One important aspect you must consider when wanting to write a computer Games based book; it's not going to make you rich. You may make some money, and that will always depend on you target audience, but I would recommend anyone wanting to write for money, look at writing about popular products such as MS Server, PHP, Linux etc. But if you want to build up a "nice" portfolio of work on a particular subject, then its a good idea, as one bit of work can lead to another.
If you are wanting to write, some general advice would be:
- Try and create some published writing first, this could be either an article for a magazine or an article for a website. As long as you can put together a nicely written and formatted document, you can then use this as "Evidence" that you can write.
- Write about a subject you are comfortable with, this will make the writing flow more easily.
- You may need to write articles for free to get yourself published. Even if there is a payment for writing an article, you would only be looking at around £50 per page. You will be lucky to get more than 4 pages with a magazine.
- Check the types of magazines on the market and what type of subject matters they cover. Then write your article and contact them by phone to see if they are interested. If they are not interested (they may have covered it before) then you can always post it online for the benefit of others.
- Be aware that certain websites take ownership of any work you upload onto them, so dont post it all over the internet hoping people will read it, you might actually be signing it away to someone else.
- To help reduce any issues with copyright theft from other websites (the example above), put the article on your own site and only link to the page (not the document) on any other sites. This allows you to add copyright notices and permission statements on the page they are directed to.
If you are wanting to write a book, some general advice would be:
- Write your articles first (see above).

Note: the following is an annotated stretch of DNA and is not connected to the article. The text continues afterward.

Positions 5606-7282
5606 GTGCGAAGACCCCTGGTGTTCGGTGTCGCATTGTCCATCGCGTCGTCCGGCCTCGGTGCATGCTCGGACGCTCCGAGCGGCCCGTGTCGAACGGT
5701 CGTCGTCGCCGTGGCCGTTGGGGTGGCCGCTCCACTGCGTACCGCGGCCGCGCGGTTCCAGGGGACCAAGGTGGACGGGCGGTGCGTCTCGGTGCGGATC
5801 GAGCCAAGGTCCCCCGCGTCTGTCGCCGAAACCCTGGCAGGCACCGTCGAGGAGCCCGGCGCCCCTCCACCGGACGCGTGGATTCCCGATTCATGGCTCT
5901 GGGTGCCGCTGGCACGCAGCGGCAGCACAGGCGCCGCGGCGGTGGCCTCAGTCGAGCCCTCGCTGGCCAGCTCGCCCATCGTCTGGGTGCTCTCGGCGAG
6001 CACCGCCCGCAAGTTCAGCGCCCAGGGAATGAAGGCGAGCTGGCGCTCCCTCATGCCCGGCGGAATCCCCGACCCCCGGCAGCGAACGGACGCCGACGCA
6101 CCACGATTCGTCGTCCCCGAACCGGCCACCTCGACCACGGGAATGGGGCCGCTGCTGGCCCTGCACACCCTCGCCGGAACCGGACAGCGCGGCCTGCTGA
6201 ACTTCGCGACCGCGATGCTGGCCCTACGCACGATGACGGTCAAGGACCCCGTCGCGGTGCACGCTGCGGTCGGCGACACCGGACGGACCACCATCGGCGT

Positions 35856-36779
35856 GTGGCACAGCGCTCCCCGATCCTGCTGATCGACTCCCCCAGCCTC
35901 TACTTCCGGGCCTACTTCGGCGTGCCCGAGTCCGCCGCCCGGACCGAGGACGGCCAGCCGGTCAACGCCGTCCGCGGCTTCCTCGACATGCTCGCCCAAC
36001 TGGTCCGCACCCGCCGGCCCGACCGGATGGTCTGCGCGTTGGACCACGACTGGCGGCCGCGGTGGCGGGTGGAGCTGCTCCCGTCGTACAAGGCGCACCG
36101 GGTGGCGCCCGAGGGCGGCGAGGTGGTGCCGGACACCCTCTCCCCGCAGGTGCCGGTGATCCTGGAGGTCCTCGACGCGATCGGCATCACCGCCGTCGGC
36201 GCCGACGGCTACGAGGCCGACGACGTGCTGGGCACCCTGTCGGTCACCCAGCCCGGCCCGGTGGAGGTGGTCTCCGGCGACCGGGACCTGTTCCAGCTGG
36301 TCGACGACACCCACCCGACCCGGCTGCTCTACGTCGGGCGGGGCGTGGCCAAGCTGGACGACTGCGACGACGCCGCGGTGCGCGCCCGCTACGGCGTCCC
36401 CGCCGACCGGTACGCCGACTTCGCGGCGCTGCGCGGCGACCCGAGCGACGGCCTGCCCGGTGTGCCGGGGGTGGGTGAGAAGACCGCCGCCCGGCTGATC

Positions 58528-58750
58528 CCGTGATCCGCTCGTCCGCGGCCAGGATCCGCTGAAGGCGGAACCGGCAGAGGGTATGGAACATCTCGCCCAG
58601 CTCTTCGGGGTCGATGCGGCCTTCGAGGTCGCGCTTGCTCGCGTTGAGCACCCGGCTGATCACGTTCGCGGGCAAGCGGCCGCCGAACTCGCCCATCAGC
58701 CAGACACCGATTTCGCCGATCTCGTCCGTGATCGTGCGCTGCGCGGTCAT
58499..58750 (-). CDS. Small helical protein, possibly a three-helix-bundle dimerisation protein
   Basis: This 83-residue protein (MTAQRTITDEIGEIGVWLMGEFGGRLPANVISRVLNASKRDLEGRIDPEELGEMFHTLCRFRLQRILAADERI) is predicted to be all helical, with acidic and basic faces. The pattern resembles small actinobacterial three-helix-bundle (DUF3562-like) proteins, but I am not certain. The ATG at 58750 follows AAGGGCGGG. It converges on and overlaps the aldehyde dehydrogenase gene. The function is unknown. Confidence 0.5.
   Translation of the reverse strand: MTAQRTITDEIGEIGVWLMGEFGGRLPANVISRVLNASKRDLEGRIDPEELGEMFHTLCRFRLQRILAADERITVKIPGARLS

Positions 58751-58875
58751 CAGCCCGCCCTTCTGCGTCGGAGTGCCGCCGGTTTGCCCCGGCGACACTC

- Create your intended book outline before you even consider approaching a publisher. The outline is just an idea to show what the book will contain. Remember the book is unlikely to keep to this outline, Make Amazing started off with 13 Chapters, it ended up with 20. It is essential you think about it in depth first as the publisher will need to see the potential book flow. It took about 3 or 4 whole days (spread over a couple of months) to come up with the initial outline for the book.
- When you start a book and have a contract you must be fully commited to finishing it.
- Its not just just writing a few words here and there, an average book will have 350 pages, consider for a moment the amount of words needed to fill it.
- Dont write a book for money, if you are very lucky you might make a nice amount, if your book sells the normal amount, you would probably break even (considering time and effort put into it).
- Make sure you get any permissions for screenshots and software, as early in the project as possible.
- Find a publisher that has released similar books in the past. Remember if it wasn't that long since they did another similar project, you are going to need to show a different angle or they will lose business to competition from their own books.
- You might get some "not so nice" comments from your reviewer, take it positively, and remember they are human and not always right either. Take the things that are right about what they say and improve your book.
- Be excited about the subject matter you are writing about, otherwise it will be a long, drawn out process!
- You will get alot of changes to be made to your text by the editor, dont worry this is normal.
- Your going to spend alot of time writing, my average speed was around 35 pages a week, and this was when on holiday from full time work and committing to it full time. So work out how and when you are going to complete the 350 (or how many) pages you are contracted to.